Our search has the following Google-type functionality:
If you use '+' at the start of a word, that word will be present in the search results.
eg. Harry +Potter
Search results will contain 'Potter'.
If you use '-' at the start of a word, that word will be absent in the search results.
eg. Harry -Potter
Search results will not contain 'Potter'.
If you use 'AND' between 2 words, then both those words will be present in the search results.
eg. Harry AND Potter
Search results will contain both 'Harry' and 'Potter'.
NOTE: AND will only work with single words not phrases.
If you use 'OR' between 2 single words, then either or both of those words will be present in the search results.
eg. 'Harry OR Potter'
Search results will contain just 'Harry', or just 'Potter', or both 'Harry' and 'Potter'.
NOTE: OR will only work with single words not phrases.
If you use 'NOT' before a word, that word will be absent in the search results. (This is the same as using the minus symbol).
eg. 'Harry NOT Potter'
Search results will not contain 'Potter'.
NOTE: NOT will only work with single words not phrases.
If you use double quotation marks around words, those words will be present in that order.
eg. "Harry Potter"
Search results will contain 'Harry Potter', but not 'Potter Harry'.
NOTE: "" cannot be combined with AND, OR & NOT searches.
If you use '*' in a word, it performs a wildcard search, as it signifies any number of characters. (Searches cannot start with a wildcard).
Search results will contain words starting with 'Pot' and ending in 'er', such as 'Potter'.
Amos Reichman studied humanities at the cole normale sup rieure de Lyon and Columbia University. His articles have appeared in Le Monde and Les temps modernes, among other publications. Robert O. Paxton is Mellon Professor Emeritus of Social Science at Columbia University. His books include Vichy France: Old Guard and New Order (Columbia, revised edition, 2001). Sandra Smith is the translator of Ir ne N mirovsky's Suite fran aise and Camus's The Stranger, among others. She has won the French-American Florence Gould Foundation Prize, the PEN Translation Prize, and the National Jewish Book Award.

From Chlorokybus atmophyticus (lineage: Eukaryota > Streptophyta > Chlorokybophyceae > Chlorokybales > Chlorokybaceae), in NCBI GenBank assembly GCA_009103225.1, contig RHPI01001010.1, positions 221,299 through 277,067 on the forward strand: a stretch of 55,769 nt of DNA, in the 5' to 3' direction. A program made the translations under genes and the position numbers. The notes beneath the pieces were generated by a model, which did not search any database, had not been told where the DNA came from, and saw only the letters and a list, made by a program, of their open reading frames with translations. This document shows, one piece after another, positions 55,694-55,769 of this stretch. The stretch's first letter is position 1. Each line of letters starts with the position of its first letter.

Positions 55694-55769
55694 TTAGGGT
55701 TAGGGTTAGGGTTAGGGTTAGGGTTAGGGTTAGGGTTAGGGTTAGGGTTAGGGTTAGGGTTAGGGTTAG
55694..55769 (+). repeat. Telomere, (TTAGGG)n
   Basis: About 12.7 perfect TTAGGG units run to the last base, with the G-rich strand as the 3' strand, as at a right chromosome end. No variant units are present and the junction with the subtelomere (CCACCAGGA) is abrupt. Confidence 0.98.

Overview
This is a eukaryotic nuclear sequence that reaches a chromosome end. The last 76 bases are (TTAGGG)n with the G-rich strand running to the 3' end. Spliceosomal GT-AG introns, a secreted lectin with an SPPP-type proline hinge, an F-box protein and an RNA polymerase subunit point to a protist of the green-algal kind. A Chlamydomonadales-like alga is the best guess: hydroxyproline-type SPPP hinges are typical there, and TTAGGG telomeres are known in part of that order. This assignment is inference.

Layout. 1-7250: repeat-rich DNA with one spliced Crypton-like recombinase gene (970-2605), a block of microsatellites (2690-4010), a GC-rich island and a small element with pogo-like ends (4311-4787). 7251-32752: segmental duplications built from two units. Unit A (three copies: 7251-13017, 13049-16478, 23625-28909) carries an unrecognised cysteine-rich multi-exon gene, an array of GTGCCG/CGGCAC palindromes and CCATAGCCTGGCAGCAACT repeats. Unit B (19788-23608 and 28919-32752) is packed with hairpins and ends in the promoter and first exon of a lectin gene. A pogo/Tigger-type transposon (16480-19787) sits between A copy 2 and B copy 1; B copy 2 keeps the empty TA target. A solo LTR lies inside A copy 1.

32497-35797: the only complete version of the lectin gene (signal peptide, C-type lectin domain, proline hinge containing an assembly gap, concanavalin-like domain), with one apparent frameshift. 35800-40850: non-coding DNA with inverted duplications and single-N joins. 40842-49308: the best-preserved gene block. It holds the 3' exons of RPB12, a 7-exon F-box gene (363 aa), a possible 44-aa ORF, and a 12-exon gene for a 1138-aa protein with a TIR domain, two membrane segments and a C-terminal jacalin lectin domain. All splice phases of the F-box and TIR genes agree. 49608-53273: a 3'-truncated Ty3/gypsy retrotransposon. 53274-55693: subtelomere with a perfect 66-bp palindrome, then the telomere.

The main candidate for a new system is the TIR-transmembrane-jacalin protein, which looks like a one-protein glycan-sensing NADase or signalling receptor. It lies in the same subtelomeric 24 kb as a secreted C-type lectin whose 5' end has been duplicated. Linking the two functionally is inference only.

Exile is often a state of alienation. Sometimes it can be an adventure, a successful negotiation between old and new worlds. Amos Reichman skillfully recounts one such miracle, providing--through the melancholic, inspired figure of Jacques Schiffrin--a transatlantic microhistory of publishing and literary production from the 1930s through the 1950s that is precise and informed, rich and, at times, funny.--Emmanuelle Loyer, Sciences-Po Paris Reichman's archival work brings a fresh perspective on a major yet little-known publisher and offers a sophisticated overview of the literary and cultural landscape in France before and during the Second World War.--Lise Jaillant, Loughborough University Jacques Schiffrin, exiled from his native Russia after the Revolution, created a great career as an innovative publisher in Paris but had to start all over again as a refugee in New York in the 1940s, aged almost 50. Bravo to Amos Reichman for writing the first biography of this attractive yet tragic figure, whose life embodies the shocks and displacements caused by the catastrophic history of the twentieth century.--Susan Rubin Suleiman, author of The N mirovsky Question: The Life, Death, and Legacy of a Jewish Writer in Twentieth-Century France Despite fleeing first Tsarist Russia and then Nazi-occupied France, Jacques Schiffrin succeeded in being a major literary influence on two continents, establishing first the best edition of French classics and then a key publishing house in New York which would flourish still more under his son. It is splendid that we now at last have a lively and informative biography of this remarkable man.--Adam Hochschild, author of King Leopold's Ghost: A Story of Greed, Terror, and Heroism in Colonial Africa Amos Reichman's Jacques Schiffrin is a sensitively written and deeply researched version of an important story. Reichman's account beautifully captures the pathos of exile.--Evan Brier, University of Minnesota Duluth